My complaints about the art are few and far between. But one of them deals with a shot of Damian Wayne. Early in the book we get a chase sequence through the Amazon, as Justice League members chase various Bat-family members who have been digitally camouflaged to look like the Dark Knight. Robin, meanwhile, is driving what essentially amounts to a big Bat-tank. There’s a panel where we zoom in on Damian behind the wheel, and the poor kid looks like he needs a booster seat (shown below). He’s supposed to be 13 years old, not six. What gives?

I’ve made no secret of how much I hate what Snyder and Capullo did with Batman and the Justice League in their Endgame storyline. While under the effects of the Joker’s mind control, Superman, Wonder Woman, the Flash, and Aquaman all attack Batman. Naturally, Snyder gives Batman a giant robot to fight back with, as he trumps all of them one by one. Each time, we got a detailed explanation of the pseudoscience involved. It all culminates with Batman spitting in Superman’s eye. There was no harm intended, but the whole thing wound up being absolutely disgraceful. One of the worst instances of Batman worship I’ve ever seen.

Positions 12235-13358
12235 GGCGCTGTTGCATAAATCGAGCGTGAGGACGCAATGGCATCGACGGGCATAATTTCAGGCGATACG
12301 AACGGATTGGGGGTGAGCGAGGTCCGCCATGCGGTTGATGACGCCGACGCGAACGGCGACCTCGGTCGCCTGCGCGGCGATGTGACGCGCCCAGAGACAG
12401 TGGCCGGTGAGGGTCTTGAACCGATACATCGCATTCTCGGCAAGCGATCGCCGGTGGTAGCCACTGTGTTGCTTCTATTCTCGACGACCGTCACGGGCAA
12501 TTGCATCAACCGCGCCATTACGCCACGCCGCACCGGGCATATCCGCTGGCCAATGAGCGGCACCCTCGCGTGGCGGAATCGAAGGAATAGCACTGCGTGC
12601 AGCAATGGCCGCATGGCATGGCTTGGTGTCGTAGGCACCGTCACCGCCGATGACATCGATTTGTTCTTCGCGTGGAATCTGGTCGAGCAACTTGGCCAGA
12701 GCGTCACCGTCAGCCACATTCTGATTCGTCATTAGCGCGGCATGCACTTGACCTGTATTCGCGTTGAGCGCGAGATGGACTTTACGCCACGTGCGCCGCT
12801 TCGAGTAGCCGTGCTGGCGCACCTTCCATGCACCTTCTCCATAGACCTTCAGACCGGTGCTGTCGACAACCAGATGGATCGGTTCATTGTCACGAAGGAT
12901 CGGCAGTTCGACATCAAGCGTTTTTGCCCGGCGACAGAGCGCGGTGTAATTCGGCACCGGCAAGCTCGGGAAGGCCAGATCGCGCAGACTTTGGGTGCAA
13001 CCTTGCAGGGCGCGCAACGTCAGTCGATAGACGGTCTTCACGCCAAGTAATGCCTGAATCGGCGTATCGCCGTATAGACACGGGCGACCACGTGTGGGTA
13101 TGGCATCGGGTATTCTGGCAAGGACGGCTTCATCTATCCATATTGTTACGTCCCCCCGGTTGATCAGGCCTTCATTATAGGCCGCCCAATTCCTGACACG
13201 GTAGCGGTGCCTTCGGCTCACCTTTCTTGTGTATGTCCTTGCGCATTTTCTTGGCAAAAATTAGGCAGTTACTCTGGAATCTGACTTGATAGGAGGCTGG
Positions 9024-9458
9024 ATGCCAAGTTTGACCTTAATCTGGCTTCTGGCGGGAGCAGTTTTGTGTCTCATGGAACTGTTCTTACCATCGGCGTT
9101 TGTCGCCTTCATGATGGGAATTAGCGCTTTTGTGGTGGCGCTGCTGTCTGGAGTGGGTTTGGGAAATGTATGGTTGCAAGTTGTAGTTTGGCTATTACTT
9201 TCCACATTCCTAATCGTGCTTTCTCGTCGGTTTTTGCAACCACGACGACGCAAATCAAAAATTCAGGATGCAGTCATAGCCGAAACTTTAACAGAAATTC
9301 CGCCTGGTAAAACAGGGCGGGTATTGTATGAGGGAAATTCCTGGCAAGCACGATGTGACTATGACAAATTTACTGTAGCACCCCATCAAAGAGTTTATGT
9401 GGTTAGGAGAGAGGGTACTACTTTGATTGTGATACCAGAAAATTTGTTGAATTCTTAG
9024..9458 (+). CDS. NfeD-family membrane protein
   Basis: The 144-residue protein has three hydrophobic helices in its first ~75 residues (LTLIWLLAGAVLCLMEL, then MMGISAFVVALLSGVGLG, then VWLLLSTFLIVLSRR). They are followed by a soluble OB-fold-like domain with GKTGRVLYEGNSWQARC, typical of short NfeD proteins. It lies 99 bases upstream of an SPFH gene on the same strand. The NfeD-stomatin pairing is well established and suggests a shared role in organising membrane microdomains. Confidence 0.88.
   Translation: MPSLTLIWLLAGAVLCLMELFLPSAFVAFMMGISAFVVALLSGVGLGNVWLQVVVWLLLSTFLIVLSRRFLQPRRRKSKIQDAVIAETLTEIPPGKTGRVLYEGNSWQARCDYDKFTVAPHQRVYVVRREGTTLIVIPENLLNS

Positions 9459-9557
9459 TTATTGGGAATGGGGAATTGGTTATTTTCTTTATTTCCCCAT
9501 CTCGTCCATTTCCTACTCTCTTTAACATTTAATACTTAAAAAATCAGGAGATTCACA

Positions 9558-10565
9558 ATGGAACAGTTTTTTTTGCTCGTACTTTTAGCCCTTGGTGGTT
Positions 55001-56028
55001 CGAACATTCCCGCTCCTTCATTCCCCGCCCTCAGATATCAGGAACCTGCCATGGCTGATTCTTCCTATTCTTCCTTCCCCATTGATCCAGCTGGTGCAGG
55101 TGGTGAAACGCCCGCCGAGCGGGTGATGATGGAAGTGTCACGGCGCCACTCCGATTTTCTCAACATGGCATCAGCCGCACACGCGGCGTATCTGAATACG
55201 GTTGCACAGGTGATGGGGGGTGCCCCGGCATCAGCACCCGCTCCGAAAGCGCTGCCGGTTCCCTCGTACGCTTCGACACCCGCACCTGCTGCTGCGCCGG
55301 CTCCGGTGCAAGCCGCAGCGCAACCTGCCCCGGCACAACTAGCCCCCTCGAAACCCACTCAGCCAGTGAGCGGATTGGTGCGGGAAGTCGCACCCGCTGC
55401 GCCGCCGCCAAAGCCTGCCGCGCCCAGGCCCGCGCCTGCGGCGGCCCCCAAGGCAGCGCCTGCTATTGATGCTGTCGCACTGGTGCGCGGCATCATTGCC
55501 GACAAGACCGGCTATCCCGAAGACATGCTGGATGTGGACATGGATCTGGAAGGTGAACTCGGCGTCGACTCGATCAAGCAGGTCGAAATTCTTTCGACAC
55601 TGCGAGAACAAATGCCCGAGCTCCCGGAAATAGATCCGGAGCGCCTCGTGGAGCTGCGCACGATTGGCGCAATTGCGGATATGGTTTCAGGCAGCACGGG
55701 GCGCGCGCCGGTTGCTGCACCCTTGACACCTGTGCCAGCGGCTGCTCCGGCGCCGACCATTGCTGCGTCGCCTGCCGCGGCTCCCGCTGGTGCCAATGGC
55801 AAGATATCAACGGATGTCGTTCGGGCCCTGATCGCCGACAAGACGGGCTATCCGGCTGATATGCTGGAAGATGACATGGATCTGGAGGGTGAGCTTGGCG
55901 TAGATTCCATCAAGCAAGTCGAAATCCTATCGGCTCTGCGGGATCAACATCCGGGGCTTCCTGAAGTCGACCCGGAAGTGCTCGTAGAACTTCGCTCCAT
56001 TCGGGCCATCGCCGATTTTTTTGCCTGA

So naturally, the rainforest chase scene between the League at the Bat-family was nerve-wracking for me. Especially when the various members of Batman’s team start springing various traps. But in the end, with Superman’s help, the League gets a win. Batman himself winds up not being there at all. But let’s take our wins where we can get them. We avoided some indirect Batman worship.

Snyder and Capullo handle Superman pretty well this time around, which is a nice surprise. He’s compassionate and concerned about Bruce’s wellbeing, even referring to him as a brother. But at the same time, he’s the assertive leader that he should be. One way or another, he refuses to let Bruce face this threat alone.

I’m a little less sure about baby Darkseid, however. This transformation happened back in Geoff Johns’ Darkseid War. It’s not so much the way the little guy is used, but how he looks (shown below). I understand the goggles, which Batman addresses in the scene. But did we have to put him in a miniaturized version of his normal blue armor? There’s a ha-ha quality there that puts a damper on the drama.